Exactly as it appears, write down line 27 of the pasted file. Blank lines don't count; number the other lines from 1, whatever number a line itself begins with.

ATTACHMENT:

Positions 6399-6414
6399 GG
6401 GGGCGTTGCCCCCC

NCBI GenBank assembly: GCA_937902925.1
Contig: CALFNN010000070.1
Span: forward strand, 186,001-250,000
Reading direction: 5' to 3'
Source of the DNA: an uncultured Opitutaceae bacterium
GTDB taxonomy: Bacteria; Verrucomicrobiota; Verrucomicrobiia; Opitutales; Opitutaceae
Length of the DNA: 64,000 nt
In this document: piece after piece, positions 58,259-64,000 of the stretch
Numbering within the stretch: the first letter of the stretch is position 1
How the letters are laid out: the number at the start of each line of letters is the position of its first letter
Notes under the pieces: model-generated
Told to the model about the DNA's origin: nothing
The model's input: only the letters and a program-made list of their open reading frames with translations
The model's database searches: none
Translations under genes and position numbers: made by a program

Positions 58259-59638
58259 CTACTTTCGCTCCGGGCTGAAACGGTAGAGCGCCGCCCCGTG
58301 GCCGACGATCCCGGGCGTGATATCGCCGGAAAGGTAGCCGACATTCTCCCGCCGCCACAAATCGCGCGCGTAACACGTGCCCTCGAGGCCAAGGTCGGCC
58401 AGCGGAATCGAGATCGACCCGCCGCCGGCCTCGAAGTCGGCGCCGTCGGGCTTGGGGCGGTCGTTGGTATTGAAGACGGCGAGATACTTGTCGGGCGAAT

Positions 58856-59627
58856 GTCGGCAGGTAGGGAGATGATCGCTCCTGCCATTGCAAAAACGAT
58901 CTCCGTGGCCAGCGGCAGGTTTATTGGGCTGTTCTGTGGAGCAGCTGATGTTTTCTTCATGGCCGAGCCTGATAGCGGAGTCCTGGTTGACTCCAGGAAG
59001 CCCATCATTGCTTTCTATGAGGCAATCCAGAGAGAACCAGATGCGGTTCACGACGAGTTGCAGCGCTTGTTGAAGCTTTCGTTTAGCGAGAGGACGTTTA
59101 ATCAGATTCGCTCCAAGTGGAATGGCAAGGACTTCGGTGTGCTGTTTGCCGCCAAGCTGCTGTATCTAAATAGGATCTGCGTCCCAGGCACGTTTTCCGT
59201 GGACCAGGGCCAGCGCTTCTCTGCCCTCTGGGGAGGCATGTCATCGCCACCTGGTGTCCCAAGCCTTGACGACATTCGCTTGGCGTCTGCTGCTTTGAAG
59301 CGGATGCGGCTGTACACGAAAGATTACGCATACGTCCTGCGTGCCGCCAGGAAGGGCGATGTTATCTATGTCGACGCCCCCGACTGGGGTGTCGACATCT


59101 ATCAGATTCGCTCCAAGTGGAATGGCAAGGACTTCGGTGTGCTGTTTGCCGCCAAGCTGCTGTATCTAAATAGGATCTGCGTCCCAGGCACGTTTTCCGT